Kirkus Review: The Drone Enigma

Final CoverKirkus has been an authoritative voice in book discovery for 80 years. I’m pleased to post  Kirkus Review‘s review of The Drone Enigma.

Former lawyer and Navy SEAL Jake Palmer returns in McManus’ second thriller (Libido’s Twist, 2011), working a simple case that escalates into murder and a potential terrorist attack.

Investigative consultant Palmer is looking for an easy job, since his last left him with a bullet wound. Friend and fellow SEAL Wade Jansen, a vice president at defense contractor Lynnhaven Technology Group in Virginia, has just the ticket: He wants Palmer to investigate whether a failure of LTG safety measures led to a woman’s overexposure to the chemical thallium. That woman, an engineer for a high-tech drone project, has since died, and her death doesn’t seem accidental. Palmer also finds out that project leader Owen Fuller’s laptop was recently lost. A woman named Alona Green claims to have inadvertently switched laptops with Fuller at an airport, but after she contacts Jansen to return the computer, the VP is found murdered. Palmer swears vengeance against the killer, and soon realizes that the drone project may also have been compromised. It turns out that the murders may be connected to Islamic terrorists, led by drone-attack survivor Hassan Aswad, who are planning a strike against the United States. The author lays the foundation for a military thriller and fortifies it with a rock-solid mystery. There’s a bounty of action sequences, mostly in the book’s final act; these fierce, bullet-ridden scenes, which include more than one boat chase, may have readers ducking their heads to avoid gunfire. Palmer is flanked on all sides by female characters: Cmdr. Lara Hamilton, whom he’d dated 20 years earlier in college; the alluring Green, who calls Palmer for help; and, back in London, Fiona Collins, who shared Palmer’s last adventure and who just might be the woman he loves. But none of them measure up to Cora Donegan, an accommodating and informative LTG human-resources rep who has the novel’s best line, warning Palmer not to “do anything stupid,” followed by: “And when you do, be careful.”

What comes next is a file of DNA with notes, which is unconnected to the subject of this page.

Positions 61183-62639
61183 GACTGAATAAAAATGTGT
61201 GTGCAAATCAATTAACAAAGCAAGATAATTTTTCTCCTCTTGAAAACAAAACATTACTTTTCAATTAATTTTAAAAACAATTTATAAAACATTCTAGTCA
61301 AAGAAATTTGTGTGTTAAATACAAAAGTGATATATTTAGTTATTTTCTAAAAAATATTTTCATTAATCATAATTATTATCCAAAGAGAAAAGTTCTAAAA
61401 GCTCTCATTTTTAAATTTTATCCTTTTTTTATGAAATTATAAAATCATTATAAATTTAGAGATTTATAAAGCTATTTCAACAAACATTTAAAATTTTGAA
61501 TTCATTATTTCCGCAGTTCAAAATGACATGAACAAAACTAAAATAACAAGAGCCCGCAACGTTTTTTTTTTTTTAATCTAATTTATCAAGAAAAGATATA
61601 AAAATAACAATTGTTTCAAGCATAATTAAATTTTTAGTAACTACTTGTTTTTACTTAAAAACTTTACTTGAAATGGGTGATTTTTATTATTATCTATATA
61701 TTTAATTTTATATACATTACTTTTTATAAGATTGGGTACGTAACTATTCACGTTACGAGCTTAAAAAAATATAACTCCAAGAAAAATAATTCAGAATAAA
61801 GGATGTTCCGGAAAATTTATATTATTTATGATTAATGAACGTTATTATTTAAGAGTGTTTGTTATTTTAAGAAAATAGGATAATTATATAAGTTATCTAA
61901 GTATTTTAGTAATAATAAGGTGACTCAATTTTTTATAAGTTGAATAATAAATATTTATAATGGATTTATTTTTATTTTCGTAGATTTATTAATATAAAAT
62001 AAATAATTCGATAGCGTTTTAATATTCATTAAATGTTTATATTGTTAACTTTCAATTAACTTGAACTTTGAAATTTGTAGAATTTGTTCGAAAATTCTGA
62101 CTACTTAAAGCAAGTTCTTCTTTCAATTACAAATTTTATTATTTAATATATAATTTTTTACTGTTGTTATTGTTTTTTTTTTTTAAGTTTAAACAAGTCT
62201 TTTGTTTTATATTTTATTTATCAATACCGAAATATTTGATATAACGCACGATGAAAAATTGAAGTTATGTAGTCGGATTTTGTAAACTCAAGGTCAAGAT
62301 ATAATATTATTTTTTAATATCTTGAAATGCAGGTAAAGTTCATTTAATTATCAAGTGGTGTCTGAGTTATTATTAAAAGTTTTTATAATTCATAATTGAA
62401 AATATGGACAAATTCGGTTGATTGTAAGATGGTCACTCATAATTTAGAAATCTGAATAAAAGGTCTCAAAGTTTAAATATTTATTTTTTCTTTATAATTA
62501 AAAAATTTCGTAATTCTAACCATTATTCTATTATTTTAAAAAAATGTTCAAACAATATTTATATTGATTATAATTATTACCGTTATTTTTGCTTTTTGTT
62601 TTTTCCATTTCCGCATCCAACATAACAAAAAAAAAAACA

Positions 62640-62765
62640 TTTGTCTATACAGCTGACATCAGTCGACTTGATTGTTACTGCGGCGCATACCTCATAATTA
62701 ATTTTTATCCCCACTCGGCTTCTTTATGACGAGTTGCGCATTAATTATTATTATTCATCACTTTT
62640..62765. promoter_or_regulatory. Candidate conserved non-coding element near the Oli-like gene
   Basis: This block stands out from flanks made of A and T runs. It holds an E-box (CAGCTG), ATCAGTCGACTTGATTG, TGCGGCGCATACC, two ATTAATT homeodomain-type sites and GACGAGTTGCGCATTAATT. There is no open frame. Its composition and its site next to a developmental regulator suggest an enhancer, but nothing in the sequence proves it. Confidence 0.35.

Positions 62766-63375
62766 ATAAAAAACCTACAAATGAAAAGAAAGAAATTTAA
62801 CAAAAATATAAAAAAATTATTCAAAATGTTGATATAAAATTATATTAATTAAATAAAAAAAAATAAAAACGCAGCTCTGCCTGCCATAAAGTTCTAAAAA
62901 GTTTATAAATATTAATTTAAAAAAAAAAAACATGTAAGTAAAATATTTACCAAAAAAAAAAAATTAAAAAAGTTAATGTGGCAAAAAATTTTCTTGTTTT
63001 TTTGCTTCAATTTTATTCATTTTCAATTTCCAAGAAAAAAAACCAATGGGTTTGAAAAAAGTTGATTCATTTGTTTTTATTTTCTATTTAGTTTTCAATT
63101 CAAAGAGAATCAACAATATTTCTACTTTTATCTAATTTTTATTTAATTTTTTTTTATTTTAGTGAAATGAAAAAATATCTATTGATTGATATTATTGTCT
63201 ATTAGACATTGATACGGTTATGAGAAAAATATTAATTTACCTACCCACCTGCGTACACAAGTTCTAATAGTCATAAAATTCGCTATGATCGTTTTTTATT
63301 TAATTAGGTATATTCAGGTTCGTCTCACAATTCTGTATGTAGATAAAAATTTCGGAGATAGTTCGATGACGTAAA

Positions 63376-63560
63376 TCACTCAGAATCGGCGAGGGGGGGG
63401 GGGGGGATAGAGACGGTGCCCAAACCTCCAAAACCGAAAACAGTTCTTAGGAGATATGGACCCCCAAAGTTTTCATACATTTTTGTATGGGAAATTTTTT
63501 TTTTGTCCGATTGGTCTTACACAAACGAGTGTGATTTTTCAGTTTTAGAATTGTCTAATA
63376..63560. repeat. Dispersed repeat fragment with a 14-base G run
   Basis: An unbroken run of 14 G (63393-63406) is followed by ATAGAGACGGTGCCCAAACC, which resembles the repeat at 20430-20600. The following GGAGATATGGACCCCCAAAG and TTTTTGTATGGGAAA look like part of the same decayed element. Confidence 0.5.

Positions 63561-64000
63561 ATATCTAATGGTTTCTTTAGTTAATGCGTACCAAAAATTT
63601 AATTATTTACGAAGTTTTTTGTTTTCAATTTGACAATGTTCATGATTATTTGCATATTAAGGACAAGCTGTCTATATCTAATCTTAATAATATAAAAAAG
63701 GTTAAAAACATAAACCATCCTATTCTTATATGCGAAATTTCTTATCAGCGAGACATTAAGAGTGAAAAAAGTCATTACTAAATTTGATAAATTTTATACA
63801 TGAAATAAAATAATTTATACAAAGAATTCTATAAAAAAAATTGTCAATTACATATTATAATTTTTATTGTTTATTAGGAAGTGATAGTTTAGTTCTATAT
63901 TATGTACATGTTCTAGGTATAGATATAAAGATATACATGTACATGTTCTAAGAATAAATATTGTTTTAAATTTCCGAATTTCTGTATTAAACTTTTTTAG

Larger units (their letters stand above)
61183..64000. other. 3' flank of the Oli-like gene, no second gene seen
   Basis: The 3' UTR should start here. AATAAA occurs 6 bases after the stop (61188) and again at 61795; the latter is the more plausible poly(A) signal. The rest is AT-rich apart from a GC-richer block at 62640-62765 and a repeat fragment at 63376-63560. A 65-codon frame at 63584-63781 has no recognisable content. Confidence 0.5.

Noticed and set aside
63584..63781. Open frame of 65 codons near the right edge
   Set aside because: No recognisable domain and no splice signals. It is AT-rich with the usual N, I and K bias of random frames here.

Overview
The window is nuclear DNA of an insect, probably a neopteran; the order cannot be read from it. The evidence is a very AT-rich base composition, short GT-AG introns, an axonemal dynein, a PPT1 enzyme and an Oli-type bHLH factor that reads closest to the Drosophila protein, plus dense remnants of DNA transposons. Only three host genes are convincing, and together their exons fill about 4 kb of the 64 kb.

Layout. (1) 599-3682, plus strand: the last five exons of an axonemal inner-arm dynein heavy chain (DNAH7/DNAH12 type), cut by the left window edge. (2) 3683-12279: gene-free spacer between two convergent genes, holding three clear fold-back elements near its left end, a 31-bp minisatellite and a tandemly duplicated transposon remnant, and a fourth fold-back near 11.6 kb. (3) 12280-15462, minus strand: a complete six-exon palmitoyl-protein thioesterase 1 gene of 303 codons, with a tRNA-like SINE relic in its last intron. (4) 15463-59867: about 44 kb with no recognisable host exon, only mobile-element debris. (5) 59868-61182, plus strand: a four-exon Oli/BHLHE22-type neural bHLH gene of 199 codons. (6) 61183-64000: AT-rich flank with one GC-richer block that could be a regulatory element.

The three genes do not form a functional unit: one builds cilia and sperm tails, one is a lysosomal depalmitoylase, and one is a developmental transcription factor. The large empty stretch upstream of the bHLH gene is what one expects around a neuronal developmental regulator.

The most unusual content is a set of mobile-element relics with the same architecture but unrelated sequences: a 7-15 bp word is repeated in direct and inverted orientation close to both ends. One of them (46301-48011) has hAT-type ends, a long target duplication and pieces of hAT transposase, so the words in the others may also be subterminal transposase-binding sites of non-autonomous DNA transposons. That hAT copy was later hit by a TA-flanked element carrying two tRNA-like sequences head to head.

A thriller with copious action and an exceptional mystery.